Webber Dedicates German GP Win to Jack Brabham

A couple of days after his maiden F1 victory, an emotional Mark Webber conducted a Q&A session with Red Bull's media office on Tuesday morning. While pointing out the obvious burden that he had just managed to get off his shoulders – as he was the driver to wait the longest for a grand prix win in the history of the sport, in 132 starts – Webber revealed part of his victory at the Nurburgring is dedicated to Australia's F1 champion Jack Brabham.

The Brabham family has always been fantastic towards me. I remember fifteen years ago, Jack telling me that he had always found it great to come over and beat those Europeans, even if he didn't put it quite as diplomatically as that!” said Webber.

Certainly, a small part of my victory is down to Jack, because my father was a great admirer of his and probably I wouldn't have been racing cars without Jack lighting that little fire in the Webber family,” added the Aussie driver.

Webber admitted that the entire weekend at the Ring has been a brand new experience for him – maiden pole, followed by a first F1 win – and that he'll try to build on that momentum for the remaining rounds of 2009.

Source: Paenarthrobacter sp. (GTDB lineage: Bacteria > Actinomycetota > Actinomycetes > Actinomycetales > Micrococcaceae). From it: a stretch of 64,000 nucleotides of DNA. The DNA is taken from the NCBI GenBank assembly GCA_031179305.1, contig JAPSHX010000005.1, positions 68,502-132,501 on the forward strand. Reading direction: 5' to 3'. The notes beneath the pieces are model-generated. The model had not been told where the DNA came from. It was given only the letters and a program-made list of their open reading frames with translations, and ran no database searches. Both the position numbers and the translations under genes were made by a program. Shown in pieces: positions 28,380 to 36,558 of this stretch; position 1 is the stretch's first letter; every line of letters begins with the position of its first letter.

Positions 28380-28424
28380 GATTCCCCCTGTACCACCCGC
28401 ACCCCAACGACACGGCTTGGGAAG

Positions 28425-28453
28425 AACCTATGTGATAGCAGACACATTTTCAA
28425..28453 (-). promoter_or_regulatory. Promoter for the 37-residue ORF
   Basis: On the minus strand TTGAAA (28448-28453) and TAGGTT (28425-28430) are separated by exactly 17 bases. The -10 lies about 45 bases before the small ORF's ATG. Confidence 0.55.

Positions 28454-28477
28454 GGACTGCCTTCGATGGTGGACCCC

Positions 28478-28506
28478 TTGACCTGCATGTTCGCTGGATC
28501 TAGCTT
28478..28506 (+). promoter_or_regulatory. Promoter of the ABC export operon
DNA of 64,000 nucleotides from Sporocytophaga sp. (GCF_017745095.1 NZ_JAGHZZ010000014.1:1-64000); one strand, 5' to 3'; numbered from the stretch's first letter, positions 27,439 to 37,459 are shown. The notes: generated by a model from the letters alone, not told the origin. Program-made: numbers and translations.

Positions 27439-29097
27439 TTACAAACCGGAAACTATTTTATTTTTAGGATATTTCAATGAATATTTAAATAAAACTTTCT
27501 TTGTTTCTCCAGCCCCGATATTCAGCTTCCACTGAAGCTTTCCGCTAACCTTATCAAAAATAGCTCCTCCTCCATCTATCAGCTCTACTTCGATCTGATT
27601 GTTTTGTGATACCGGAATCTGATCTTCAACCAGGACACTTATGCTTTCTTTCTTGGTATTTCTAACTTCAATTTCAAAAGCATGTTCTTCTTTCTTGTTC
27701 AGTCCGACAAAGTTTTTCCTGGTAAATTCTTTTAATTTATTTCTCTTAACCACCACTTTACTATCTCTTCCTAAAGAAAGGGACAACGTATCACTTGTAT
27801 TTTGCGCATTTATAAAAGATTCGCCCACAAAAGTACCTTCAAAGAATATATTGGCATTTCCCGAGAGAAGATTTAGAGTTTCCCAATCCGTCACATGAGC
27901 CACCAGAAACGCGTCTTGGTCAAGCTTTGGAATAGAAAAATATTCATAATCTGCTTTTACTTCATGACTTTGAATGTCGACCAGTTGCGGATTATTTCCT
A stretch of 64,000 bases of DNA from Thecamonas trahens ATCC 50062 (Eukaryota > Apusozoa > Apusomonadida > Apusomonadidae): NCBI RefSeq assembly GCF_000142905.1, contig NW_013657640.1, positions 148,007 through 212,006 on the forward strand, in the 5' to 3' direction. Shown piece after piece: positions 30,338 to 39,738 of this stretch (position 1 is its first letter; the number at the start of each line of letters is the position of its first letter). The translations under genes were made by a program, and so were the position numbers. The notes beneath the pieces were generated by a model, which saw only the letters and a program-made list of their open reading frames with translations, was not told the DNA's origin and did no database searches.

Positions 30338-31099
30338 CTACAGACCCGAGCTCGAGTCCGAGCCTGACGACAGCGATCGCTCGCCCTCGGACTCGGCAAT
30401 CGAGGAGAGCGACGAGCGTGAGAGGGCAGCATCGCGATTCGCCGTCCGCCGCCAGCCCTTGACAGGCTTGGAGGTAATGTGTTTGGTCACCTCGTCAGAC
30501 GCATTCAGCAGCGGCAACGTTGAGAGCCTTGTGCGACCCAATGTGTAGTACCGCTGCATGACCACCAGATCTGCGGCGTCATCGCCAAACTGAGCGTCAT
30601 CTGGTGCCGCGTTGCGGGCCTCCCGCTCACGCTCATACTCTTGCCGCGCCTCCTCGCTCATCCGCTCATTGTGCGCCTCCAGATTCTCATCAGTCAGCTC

I've now crossed the uncharted waters of pole position and a victory, so that can only help. It can't be a hindrance, that's for sure. To lead and not be the chaser was a first for me. I hope that the momentum can continue, even if there is no doubt there will be some tough races in the future. But getting this first win means that when it's close, the races might seem more straightforward for me,” said the 32-year old driver.

Talking about his first celebration as a Formula One race winner, Webber revealed it was a real challenge coping with the emotions, as well as the multitude of congrats coming from all over the place.

I had around 80 or 90 (texting wishes) after qualifying and maybe 160 after the race. I didn't know so many people had my bloody number!” jokingly admitted Webber. “We got back to the UK late on Sunday night and the downside was that Australia was just waking up, so having dealt with all the press here in Europe, I then had to deal with my home continent. I was flat out from nine in the evening 'til two in the morning, as so many people were getting in touch to congratulate me. I couldn't bring myself to switch my phone off, so there wasn't much sleep, that's for sure.”
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